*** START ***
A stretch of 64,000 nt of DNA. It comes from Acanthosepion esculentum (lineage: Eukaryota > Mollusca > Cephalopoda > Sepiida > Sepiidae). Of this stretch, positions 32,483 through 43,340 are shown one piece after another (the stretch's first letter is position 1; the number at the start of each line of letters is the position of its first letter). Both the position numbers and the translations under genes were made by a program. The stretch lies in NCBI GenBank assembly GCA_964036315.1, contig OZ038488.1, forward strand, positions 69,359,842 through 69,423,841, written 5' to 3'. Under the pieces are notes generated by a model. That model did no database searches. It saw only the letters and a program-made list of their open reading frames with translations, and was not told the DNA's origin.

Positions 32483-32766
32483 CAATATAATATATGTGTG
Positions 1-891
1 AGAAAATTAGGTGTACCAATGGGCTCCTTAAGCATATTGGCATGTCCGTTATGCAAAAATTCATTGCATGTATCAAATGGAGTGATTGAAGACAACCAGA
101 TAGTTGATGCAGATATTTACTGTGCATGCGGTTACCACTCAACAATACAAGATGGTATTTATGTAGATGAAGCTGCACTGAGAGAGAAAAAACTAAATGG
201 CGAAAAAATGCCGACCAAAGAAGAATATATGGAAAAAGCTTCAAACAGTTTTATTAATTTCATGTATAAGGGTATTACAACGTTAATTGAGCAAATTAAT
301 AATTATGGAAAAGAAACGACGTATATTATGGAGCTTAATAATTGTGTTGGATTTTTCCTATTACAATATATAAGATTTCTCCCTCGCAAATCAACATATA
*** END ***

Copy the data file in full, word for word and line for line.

A stretch of 64,000 nt of DNA. It comes from Acanthosepion esculentum (lineage: Eukaryota > Mollusca > Cephalopoda > Sepiida > Sepiidae). Of this stretch, positions 32,483 through 43,340 are shown one piece after another (the stretch's first letter is position 1; the number at the start of each line of letters is the position of its first letter). Both the position numbers and the translations under genes were made by a program. The stretch lies in NCBI GenBank assembly GCA_964036315.1, contig OZ038488.1, forward strand, positions 69,359,842 through 69,423,841, written 5' to 3'. Under the pieces are notes generated by a model. That model did no database searches. It saw only the letters and a program-made list of their open reading frames with translations, and was not told the DNA's origin.

Positions 32483-32766
32483 CAATATAATATATGTGTG
Positions 1-891
1 AGAAAATTAGGTGTACCAATGGGCTCCTTAAGCATATTGGCATGTCCGTTATGCAAAAATTCATTGCATGTATCAAATGGAGTGATTGAAGACAACCAGA
101 TAGTTGATGCAGATATTTACTGTGCATGCGGTTACCACTCAACAATACAAGATGGTATTTATGTAGATGAAGCTGCACTGAGAGAGAAAAAACTAAATGG
201 CGAAAAAATGCCGACCAAAGAAGAATATATGGAAAAAGCTTCAAACAGTTTTATTAATTTCATGTATAAGGGTATTACAACGTTAATTGAGCAAATTAAT
301 AATTATGGAAAAGAAACGACGTATATTATGGAGCTTAATAATTGTGTTGGATTTTTCCTATTACAATATATAAGATTTCTCCCTCGCAAATCAACATATA